After sitting on the shelf and collecting dust for five years, the idea of a Cree Education Act is being back brought to life.

Cree parents soon may be able to elect the Chairman of the Cree School Board, Elders could have a seat on school committees, parental rights and the priority of Cree would be recognized.

These and many other changes have been proposed by Crees for many years, but the Cree School Board hasn’t been able to act on all of them during its “growing pain” years.

Now the time has come to modernize the legislation governing the education of Cree kids and to seek more self-government powers in this area, says Paul Gull, coordinator of the Cree Education Act and long-time ex-Chair of the Cree School Board.

“The structure we have now is based on a foreign system,” said Gull. “Right now, we’re accountable to the Ministry of Education,” he added, whereas the Cree Education Act will make the School Board accountable to the people.

Gull said Cree education is now governed by the outdated Quebec Education Act of 1978, which itself isn’t even consistent with the James Bay and Northern Quebec Agreement.

In the last 20 years, Quebec’s Education Act has been reformed in major ways, but the Crees have always opted to stay out of the reforms because of the uncertain implications they could have had on Cree rights.

In 1989, the Cree School Board set up a committee to look at modernizing the laws governing Cree education. In 1991, the committee reported back that a Cree Education Act should be devised to take into account Cree values.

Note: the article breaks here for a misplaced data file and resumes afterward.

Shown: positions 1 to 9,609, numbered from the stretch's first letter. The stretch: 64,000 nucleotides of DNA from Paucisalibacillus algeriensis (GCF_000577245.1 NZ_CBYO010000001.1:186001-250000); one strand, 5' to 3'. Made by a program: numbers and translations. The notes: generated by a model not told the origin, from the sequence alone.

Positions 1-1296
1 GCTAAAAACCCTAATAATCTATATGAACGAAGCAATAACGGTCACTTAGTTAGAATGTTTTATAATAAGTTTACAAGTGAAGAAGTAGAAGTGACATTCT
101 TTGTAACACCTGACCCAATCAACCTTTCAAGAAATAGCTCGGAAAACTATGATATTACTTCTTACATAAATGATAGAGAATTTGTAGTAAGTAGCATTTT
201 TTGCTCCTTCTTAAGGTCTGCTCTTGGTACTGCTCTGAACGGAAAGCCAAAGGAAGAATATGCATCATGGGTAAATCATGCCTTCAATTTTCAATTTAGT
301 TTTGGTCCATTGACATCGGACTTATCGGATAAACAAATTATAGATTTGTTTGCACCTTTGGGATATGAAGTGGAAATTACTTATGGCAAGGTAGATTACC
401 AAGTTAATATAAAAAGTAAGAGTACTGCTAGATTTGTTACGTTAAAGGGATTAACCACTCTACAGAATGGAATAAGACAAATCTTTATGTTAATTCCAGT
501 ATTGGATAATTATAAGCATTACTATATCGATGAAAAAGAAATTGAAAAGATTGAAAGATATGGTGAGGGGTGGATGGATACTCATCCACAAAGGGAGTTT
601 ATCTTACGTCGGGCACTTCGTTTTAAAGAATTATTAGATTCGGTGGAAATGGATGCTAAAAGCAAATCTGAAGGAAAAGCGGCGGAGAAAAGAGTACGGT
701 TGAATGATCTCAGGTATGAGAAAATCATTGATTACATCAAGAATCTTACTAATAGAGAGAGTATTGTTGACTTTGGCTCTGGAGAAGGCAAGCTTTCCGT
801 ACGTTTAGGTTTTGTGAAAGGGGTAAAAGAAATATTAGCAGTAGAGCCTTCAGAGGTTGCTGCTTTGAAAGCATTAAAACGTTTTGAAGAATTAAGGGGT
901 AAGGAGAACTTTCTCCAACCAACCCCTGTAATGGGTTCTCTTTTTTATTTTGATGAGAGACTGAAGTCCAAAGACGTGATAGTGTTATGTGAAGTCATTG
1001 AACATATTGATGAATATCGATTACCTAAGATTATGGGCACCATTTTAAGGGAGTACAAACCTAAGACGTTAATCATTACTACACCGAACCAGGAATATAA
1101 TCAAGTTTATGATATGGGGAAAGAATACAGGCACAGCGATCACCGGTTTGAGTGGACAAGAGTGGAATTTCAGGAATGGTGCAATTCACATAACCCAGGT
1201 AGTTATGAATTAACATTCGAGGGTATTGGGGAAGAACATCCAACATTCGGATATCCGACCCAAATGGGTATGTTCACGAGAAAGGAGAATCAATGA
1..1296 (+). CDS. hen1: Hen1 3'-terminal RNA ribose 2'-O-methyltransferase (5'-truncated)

The last three Quebec Education Ministers have agreed with this idea, but it went nowhere because the School Board was preoccupied with other matters— getting its finances in order and its schools in shape, and getting the Cree culture and language program off the ground.

Now, said Gull, the time has come to start consulting Crees on what they’d like to see in a Cree Education Act. “If you look at the Quebec Education Act, it’s all French first—whereas with the Crees it would be Cree first,” he said.

Consultations were tentatively scheduled to start in Eastmain on July 30 and continue in the other communities and Senneterre in August.

“It won’t happen overnight,” Gull said, adding that consultations will hopefully address the question of “how much do you take from what exists today and how much do you add from what people are saying.”

Gull said another question is if the Chairman of the School Board is elected by the people rather than by the Council of Commissioners, as is done today, will this give the Chairman too much political power?

Stay tuned.